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The Capital’s New Face

The Capital’s New Face
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Above: Image by Stefan Schmidt-Bilkenroth from Pixabay

By Dilip Bobb

Delhi has a new face…sort of. No, it is not the grand plan to remake parliament and surrounding areas into a palace fit for a king for life, but something more sinister, since no one can see the new face, or faces, of Delhi as they are all covered in masks. In Hong Kong, it is to combat tear gas, as in Delhi since it is now officially a gas chamber. As an anti-pollution measure, masks are fine, but they can lead to some bizarre situations. Sample this.

Party Hopping: Defections or party hopping has become the norm rather than the exception, and with elections in Delhi due soon, there are signs that some feelers are being put out by you-know-who for potential defections. This time, it could be easier, since with everyone wearing masks, they could all escape being legally sanctioned under the ant-defection law.

Party Hopping 2: The real party hopping in Delhi begins in winter when the weather allows for bonfires and barbecues, and spirits are high. Many partygoers attend more than one bash a night. This time, party hopping will allow for multiple stops at multiple venues, since no host or hostess will be able to tell the genuine guests from the gatecrashers.

Schools: Bunking will become rampant since teachers will have a problem with attendance and will be unable to identify students, since everyone wears the same uniform but now it’s a uniform look too, as they all have their faces covered. Between the Delhi government ordering schools shut on high pollution periods, and the mask problem, genuine students will face a real test—no pun intended.

Banks: Already reeling under a Mt Everest-size of Non Performing Assets and liabilities, thanks to Non Performing Companies and the corporate crisis as in the telecom sector, banks could now face another problem: How to identify potential bank robbers since every customer is wearing a mask. Tellers could easily mistake someone with a mask saying “Hand over the money, I only want 2,000 rupee notes” for a bank robber when he could easily be a genuine account holder. It could be a crisis akin to demonetisation, when black money was being converted into white.

Carrot Sellers: Thanks to Union Health Minister, Dr Harsh Vardhan, a Delhi resident who likes to keeps his finger on the city’s pulse, business has never been so good for carrot sellers. This, after the good doctor (he was a medical practitioner before moving to a unhealthier profession) advised everyone to eat carrots to keep pollution at bay, thus eliminating the need for those annoying masks.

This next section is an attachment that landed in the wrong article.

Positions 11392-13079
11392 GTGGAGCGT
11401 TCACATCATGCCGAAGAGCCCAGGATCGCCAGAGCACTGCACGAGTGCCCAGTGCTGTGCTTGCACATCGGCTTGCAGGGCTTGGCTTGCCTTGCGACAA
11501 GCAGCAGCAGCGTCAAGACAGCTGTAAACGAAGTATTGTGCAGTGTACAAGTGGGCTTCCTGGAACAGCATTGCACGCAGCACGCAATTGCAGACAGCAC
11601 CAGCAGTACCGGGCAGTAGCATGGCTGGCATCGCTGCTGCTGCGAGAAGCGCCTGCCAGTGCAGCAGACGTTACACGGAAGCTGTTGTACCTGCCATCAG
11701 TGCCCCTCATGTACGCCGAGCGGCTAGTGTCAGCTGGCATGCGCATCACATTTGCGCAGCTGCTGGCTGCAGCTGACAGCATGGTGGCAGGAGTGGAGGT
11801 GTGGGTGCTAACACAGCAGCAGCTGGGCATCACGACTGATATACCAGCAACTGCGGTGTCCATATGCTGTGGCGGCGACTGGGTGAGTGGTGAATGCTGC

Movies: Delhi has become a popular place for shooting Bollywood movies (Batla House, Kabir Singh, Delhi 6, Vicky Donor), but after the photo of Priyanka Chopra’s face hidden behind a black Vogmask went viral, it could lead to a game of Identify the Star. Identifying stars from their hairstyles no longer holds after Ayushmann Khurrana sported a bald look in Bala. Rolling credits for movies shot entirely in Delhi in October-November, could now read—Amitabh Bachchan (in white 3M Mask), Alia Bhatt (in black Vogmask), Kangana Ranaut (in pink mask) and Gulshan Grover wearing a villain’s mask, standard look for all Bollywood baddies. There’s no prizes for best dialogue since voices will be muffled, including Bachchan’s signature baritone.

Golfers: Imagine hitting a golf ball so far, no one can see it! That is every golfer’s dream, but not when the golfer hits his ball a mere 50 yards and still can’t see it. That was the case during the Panasonic Open at the Classic Golf Resort last week thanks to the fog and pollution levels. As one famous Indian golfer said, “I had a bad round, but at least I had a valid excuse.” The spectators were trying to follow the leader, but no one knew who he was since he was masked.

Shashi Tharoor: He’s taken to stand-up comedy, which, most people would say, is just an extension of a politician’s day job, but once he heads back to Delhi for the parliament session, he will have to put on the obligatory mask, making it difficult for him to pronounce those unpronounceable words and display his command of the Queen’s English. Wearing a high-end anti-pollution mask which makes speech inaudible, he could easily be speaking in Hindi, or Latin.

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